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Heated Lavage

Heated Lavage

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Heated Lavage

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  1. Heated Lavage Joe McFerron, Justin Miller, and Ashley Danicic Dr. Dinakar Golla, M.D Linda Huckenstein , R.N

  2. Background Information • Lavages are most frequently used to remove debris from an organ or cavity with repeated injections of a solution. • The solution (saline) is often heated • to increase circulation to the area • reduce the risk of infection • and to increase the comfort of the patient

  3. HeatExchanger Bulky More expensive Must rely on internal pump in the heat exchanger to propel the solution to the lavage device. Microwave cannot control the temperature of solution PVC IV bag deforms at 135-180 degrees F Solution immediately begins to cool, must be reheated again Methods

  4. Group Goals • To design a device that when mounted onto the IV bag, can control and measure the temperature of the solution • Heater must heat solution to desired temperature, it must be flexible, small, and capable of heating solution quickly • Choose insulation for heater which is resistant to chemicals, water, and other liquids. • The thermocouple • must be small enough to fit into one of the IV’s ports. (~0.24 in), • capable of immersion in fluids, but also must not let solution leak from port. • Fast and accurate response • hermetically sealed

  5. Individual Goals • Research heater options • Etched Foil-etched foil resistive element • Pros: more economical in small heaters, thin, very flexible, transfer heat more efficiently over larger surface area, heaters stay cooler to the touch, run higher wattages, insulation life is 10x greater, uniform heat patterns, • Cons: heating element less durable, not as economical if manufactured • Resistance Wire- wire elements, • Pros: more economical in large sizes/ manufacturing, durable, lower leakage current, withstand repeated flexing, uniform heat patterns • Cons: thick , reduced watt densities • Research insulation options • Kapton • Silicone Rubber • All-Polyimide (AP) • Mica • Update Design history file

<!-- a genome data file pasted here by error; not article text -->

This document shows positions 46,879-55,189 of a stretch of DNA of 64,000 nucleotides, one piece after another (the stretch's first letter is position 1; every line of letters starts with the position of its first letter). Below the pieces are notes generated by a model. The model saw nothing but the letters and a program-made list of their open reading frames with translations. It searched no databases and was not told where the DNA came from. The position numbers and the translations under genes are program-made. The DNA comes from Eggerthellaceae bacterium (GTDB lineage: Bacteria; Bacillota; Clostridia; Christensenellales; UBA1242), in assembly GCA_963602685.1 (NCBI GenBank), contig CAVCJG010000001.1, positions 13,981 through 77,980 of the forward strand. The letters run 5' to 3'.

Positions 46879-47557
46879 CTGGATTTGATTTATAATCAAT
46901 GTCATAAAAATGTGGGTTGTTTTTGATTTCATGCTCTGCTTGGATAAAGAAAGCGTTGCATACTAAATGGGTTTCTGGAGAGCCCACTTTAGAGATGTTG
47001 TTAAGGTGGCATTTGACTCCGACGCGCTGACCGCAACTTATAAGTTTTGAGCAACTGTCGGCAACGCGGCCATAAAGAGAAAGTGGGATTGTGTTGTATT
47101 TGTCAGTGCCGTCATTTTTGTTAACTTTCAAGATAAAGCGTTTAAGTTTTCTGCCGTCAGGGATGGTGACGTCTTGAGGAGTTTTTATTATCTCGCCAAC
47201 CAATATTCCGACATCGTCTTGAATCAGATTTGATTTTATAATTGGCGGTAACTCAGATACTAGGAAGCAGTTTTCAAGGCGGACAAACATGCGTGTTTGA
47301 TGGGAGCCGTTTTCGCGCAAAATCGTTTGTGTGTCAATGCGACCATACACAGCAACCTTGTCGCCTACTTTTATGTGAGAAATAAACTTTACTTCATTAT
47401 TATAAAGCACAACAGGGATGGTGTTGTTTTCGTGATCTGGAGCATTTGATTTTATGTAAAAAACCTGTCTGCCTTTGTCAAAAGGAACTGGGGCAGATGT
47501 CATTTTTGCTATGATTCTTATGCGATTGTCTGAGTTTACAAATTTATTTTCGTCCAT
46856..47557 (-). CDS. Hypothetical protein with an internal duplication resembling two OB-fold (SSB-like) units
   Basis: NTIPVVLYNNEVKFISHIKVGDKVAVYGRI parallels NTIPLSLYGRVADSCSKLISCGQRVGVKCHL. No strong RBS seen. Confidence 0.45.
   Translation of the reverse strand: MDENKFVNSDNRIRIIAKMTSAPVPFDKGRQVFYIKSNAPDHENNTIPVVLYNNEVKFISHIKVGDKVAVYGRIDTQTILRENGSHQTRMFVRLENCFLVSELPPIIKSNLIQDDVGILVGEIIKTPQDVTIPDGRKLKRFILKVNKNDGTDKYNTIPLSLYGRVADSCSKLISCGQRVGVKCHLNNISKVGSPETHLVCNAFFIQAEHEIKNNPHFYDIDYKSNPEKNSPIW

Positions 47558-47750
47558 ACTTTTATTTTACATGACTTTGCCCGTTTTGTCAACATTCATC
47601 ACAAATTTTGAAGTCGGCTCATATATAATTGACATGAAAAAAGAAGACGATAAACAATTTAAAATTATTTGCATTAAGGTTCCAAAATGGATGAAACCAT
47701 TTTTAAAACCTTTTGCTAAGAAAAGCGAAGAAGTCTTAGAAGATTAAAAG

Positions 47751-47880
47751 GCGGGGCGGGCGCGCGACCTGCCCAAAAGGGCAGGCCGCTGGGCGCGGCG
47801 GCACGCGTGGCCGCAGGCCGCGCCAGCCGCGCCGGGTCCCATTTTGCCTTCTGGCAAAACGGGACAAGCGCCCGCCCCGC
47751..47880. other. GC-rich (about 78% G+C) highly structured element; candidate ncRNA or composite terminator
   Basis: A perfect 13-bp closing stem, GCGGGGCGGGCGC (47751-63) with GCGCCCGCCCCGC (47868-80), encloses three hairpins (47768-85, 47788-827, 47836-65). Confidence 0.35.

6. Achievements to Date • Procured 2 lavages for testing • Designed heater • determined approximate heater size, temperature range, Max. resistance density, power, lead locations and size • Heater will be galvanized to mating parts. • 5 minute warm up time • Heater wraps around circumference of IV bag and clamped into place. • Contacted several custom heater manufacturers • Considering thermocouple • Selected Kapton insulator • Excellent dielectric strength, resistant to most acids, solvents, and bases, can be made for immersion in fluids.

  7. Completed heater design • Maximum heater thickness (with foil backing): • Over element: 0.4 mm • Over Leads: 1.4 mm • Kapton Insulator: 0.03-0.05 mm • Temperature range (-200 C -200 C) • Lead Wires: 0.141 mm^2

  8. Work to Do • Finite Element Analysis on Heater in CosmosFloWorks • (This week) • Decide on Thermocouple • (Mid February) • Decide temperature controller • (Mid February) • Order heater and thermocouple prototypes. • (February) • Test these protypes • (March-April)

  9. Criteria For Heater Success • Heater heats solution to specific temperature • Heater stays securely on IV bag • Completed device is easy to mount onto bag • Heater is portable, small, and flexible

  10. Sample Calculations • Warm up Power: • P(watts)=mCp(tf-Ti) / t • 1000(g)*4.19(J*g/C)*(40 C-25 C) / (600s)= 104.75 • 125.7 W with heat loss • Conduction Loss: • Pcd=KA(Tf-Ta) / 3.412*L • 4.08 Btu*in/ft^2/F/hr*(12.9 ft^2)*(104F -77F) / 3.412*15.24 in=27.33W • Radiation Loss: • Pr= E*A(0.173x10^(-8))*(Tfr^2-Tar^4) / 3.412 • 0.98(.1713*10^(-8))*((104+460)^4-(77+460)^4) / 3.412 = 8.87 W